We already know that, based on the numbers, women are better at investing than men; so what does that say for female financial advisers?
Well, studies show not enough.
According to Zippia, a data collector that helps job seekers find career opportunities, only 28% of financial advisers are women. That leaves over 70% of current financial planners who are men, and a lot more room for different types of gender bias. A 2021 Merrill Lynch study found that not only were male advisers likelier to display stereotypical presumptions, such as assuming a man is a decisionmaker in a relationship or that women have higher risk-averse tendencies, but women investors also tend to feel more comfortable making their own decisions with a woman adviser (38%) than with a male adviser (18%) and were 2.5 times likelier to take on investment risk when working with a woman.
It’s clear that women advisers are sought out and wanted by investors, but for the advisory and overall financial services industry to evolve, financial institutions, firms, and banks will have to be more inclusive and considerate of the needs and wants of women, both on the investor and advisory side.
For example, women have long been disadvantaged when it comes to finances and banking—personally and professionally. Females already earn less money than their male counterparts (women financial planners make 68% to the dollar men earn), and are likelier to take breaks or even leave the workforce in order to raise children and care for elderly family, despite tending to live longer than men. Therefore, it’s important for firms, banks, and the financial industry as a whole to take these considerations into mind and put solutions into practice for the workplace. This starts with equitable pay and shifts in company culture that focuses more on team-based environments.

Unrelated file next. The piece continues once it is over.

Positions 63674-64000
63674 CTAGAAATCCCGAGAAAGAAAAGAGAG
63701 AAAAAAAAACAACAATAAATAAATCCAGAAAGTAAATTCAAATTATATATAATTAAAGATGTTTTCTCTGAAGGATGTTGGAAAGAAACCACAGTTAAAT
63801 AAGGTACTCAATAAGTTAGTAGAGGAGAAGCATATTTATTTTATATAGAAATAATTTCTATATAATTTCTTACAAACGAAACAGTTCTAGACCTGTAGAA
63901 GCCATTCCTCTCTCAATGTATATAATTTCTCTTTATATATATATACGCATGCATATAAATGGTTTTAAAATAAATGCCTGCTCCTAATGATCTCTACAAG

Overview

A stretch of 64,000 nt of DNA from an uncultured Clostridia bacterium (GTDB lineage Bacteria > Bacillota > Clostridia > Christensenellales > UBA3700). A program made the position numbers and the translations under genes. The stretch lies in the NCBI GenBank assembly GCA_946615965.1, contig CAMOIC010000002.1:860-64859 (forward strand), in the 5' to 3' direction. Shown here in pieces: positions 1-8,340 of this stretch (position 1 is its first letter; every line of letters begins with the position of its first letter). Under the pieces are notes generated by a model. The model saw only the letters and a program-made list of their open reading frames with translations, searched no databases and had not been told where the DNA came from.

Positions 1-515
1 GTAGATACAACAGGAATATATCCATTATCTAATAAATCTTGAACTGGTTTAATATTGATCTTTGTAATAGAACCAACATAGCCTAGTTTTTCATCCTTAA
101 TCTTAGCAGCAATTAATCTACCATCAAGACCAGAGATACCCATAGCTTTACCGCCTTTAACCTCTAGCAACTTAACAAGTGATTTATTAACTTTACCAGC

Equitable Pay Extends Past the Gap
Abolishing the gender pay gap goes beyond fair wages—it includes paying workers enough to afford quality childcare solutions, paid sick days, and paid family leave. As of 2018, about one-in-five children live with a single mom, which means the weight of finding, applying for, and affording childcare falls directly on their shoulders. As the cost of childcare continues to skyrocket—with the weekly average being $300 for a family daycare center—even families with two guardians are making the decision to have one leave the workforce. Most times, that responsibility ends up falling on the woman.
Similarly, offering paid sick days and family leave is essential to diversifying the workforce, especially when recruiting women into the field. Rather than leaving the workforce when a life event comes up, whether it’s taking maternity leave during pregnancy or taking a leave to care for an ill family member, it’s vital to have these options in order for women to come back to their careers.
Shifting Company Culture and Leadership
Another set of challenges faced by women advisers are company culture and toxic environments. According to a study by the Carson Group and Hidden Insights Group, 60% of participants listed culture and leadership as their top hurdles when joining the advisory industry.
Women advisers offer collaborative, team-oriented attitudes that can bring fresh perspectives on leadership. This helps with recruiting and retention as well—rather than focusing on women advisers as the sole collaborative agents, new cultures that include cooperative, team-focused environments are fostered.
With 40% of financial advisers projected to retire within the decade, the room for women advisers is ample—and growing. It’s time the industry makes the space for them.